Cranbrook: “Banned from switching energy firm for 71 years”

“New-build homeowners across the country are being denied the chance to save hundreds on their energy bills because they are trapped in long-lasting contracts with a single supplier.

In the new town of Cranbrook near Exeter in Devon, residents pay nearly twice as much as the cheapest available tariff, yet they will not be able to switch for 71 years.

This is because the housing development gets its heat and hot water from an unregulated ‘district heating scheme’ run by Big Six provider, E.on.

The energy centre, half a mile from the small town, allows households to heat their homes without the need of a boiler — potentially saving homeowners £300 a year on maintenance costs.

But the heating scheme can only be run by one supplier, meaning all 2,000 homes are signed up to E.on for their heating, under an agreement which is currently in place until 2090. And a further 1,500 homes are set to be built in the growing East Devon town.

Suppliers of the environmentally friendly schemes also do not have to be regulated — so their tariffs do not have to stick to watchdog Ofgem’s price caps.

John Clements moved into his £300,000 property in Cranbrook with wife Katie, 39, a police officer, in March 2015. The couple, who have a six-year-old daughter, now pay E.on around £70 a month for their heating.

John, 56, a semi-retired child safeguarding professional, says: ‘Once you realise there isn’t any other option of switching supplier you do become concerned about the fact someone has a monopoly. You’re at the mercy of rising prices.’

Their bills are made up of a service or ‘standing’ charge — which covers the fixed costs of supplying your home including maintenance to the network — and the household’s energy usage.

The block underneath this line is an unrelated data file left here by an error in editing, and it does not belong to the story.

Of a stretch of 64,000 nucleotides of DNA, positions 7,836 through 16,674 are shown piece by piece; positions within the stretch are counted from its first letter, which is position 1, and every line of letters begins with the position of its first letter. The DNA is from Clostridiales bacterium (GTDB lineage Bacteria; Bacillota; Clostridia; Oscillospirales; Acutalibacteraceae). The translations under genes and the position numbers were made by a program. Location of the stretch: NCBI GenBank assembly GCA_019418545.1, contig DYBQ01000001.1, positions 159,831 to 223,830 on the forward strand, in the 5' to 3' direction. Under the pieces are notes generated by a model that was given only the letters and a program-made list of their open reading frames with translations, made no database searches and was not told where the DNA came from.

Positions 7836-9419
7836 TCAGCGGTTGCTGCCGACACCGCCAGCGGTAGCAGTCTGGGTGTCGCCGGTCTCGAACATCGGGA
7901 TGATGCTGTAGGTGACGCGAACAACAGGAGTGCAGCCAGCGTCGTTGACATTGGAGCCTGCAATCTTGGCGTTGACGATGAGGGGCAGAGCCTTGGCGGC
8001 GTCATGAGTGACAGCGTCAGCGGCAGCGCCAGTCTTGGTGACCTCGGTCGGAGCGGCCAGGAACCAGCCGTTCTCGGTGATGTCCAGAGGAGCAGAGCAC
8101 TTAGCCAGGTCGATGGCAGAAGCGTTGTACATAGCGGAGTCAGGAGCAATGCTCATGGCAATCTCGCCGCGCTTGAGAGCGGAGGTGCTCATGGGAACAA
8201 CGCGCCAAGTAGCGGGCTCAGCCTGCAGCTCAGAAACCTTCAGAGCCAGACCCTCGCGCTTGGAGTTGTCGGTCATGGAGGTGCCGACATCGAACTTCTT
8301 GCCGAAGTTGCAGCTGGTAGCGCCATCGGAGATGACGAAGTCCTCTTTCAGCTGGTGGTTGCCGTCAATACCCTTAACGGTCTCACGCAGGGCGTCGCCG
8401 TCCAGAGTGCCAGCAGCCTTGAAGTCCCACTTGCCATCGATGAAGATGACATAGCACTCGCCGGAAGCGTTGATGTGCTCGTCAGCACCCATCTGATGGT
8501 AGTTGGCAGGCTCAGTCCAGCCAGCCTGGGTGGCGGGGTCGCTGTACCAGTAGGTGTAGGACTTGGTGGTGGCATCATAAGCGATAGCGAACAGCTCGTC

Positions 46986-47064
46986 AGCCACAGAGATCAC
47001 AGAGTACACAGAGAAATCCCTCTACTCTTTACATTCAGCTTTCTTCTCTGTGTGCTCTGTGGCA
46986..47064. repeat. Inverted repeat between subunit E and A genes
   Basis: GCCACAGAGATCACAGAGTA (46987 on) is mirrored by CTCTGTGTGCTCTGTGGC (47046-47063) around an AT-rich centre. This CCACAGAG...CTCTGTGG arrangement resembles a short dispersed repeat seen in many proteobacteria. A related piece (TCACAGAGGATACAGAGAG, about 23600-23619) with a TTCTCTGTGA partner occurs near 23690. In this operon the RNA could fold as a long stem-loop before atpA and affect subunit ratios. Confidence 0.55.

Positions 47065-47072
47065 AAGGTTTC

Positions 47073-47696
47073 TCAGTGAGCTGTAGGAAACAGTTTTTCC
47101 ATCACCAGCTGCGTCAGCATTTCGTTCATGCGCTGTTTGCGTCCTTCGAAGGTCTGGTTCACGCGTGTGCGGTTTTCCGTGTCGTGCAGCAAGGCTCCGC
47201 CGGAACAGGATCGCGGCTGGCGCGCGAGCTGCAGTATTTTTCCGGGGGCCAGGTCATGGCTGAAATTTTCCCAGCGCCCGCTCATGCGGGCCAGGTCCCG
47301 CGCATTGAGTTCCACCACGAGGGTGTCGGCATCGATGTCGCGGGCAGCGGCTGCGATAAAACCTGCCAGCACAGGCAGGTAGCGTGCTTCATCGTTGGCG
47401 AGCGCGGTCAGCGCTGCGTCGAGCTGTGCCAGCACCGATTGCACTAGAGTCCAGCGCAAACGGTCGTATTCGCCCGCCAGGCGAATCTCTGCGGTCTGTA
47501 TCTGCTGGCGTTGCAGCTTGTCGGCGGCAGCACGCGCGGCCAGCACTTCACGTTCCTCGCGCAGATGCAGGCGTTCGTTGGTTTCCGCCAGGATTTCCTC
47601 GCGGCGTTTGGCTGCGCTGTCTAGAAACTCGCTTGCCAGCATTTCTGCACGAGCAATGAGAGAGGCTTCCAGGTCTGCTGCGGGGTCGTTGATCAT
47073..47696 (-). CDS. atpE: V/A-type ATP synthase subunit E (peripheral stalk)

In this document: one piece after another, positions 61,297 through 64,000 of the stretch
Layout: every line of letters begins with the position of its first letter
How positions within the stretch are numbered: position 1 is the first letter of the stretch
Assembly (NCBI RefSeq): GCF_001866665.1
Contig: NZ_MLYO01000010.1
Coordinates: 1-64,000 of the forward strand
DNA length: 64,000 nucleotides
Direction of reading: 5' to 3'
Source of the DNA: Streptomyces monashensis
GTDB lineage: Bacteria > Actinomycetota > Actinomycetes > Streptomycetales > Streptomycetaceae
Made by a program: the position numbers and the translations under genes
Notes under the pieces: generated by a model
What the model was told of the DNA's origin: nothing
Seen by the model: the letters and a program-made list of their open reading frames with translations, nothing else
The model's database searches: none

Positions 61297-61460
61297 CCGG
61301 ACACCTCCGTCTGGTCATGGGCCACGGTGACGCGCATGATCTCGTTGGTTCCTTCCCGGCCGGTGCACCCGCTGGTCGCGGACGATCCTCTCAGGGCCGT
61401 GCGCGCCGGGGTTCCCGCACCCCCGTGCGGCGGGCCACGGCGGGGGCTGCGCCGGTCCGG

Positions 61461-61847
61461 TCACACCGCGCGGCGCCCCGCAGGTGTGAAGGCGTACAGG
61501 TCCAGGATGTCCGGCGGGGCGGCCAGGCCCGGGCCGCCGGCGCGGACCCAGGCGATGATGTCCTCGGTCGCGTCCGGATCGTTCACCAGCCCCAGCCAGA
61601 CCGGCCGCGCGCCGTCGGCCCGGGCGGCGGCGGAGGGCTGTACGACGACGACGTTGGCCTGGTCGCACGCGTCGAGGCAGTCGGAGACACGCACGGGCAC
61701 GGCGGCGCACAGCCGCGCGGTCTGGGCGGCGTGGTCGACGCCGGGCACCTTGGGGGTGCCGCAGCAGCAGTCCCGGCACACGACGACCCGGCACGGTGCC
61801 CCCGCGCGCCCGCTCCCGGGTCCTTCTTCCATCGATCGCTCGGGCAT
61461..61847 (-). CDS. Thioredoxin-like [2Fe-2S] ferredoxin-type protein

Ofgem’s energy cap currently stands at 4p per kilowatt hour (kWh) for gas and £96.80 for an annual standing charge.

Yet the Clements are paying 8.7p per kWh, up from 8.19p per kWh in April 2018. And last year the couple’s standing charge went up from £196 to £205.

E.on was instructed to provide the heating in an agreement with East Devon District Council and developers, which include Taylor Wimpey and Persimmon Homes.

District heating systems distribute heat through insulated pipes, in the form of hot water and steam, after producing it off-site in an energy centre.

As the homes are all supplied by the centre, they are currently tied to the energy provider that runs it — unlike those who have a boiler of their own.

Single mother Boh Magassouba, 29, pays around £42 a month to heat the Cranbrook property she shares with her three children — the youngest of whom is four months old.

The former Exeter College cleaner, who will be 100 by the time she can switch supplier, says: ‘When I moved here five years ago, I didn’t realise I wouldn’t be able to switch provider.

‘It’s so unfair that I’m stuck with them. Sometimes when I see how much I am spending on my bills I feel like crying.’

E.on says it surveys local gas prices, standing charges and boiler maintenance packages, and prices its heat and service bills in line with them.

As these providers have to stay under the price cap, it claims its own charges are directly affected as a result.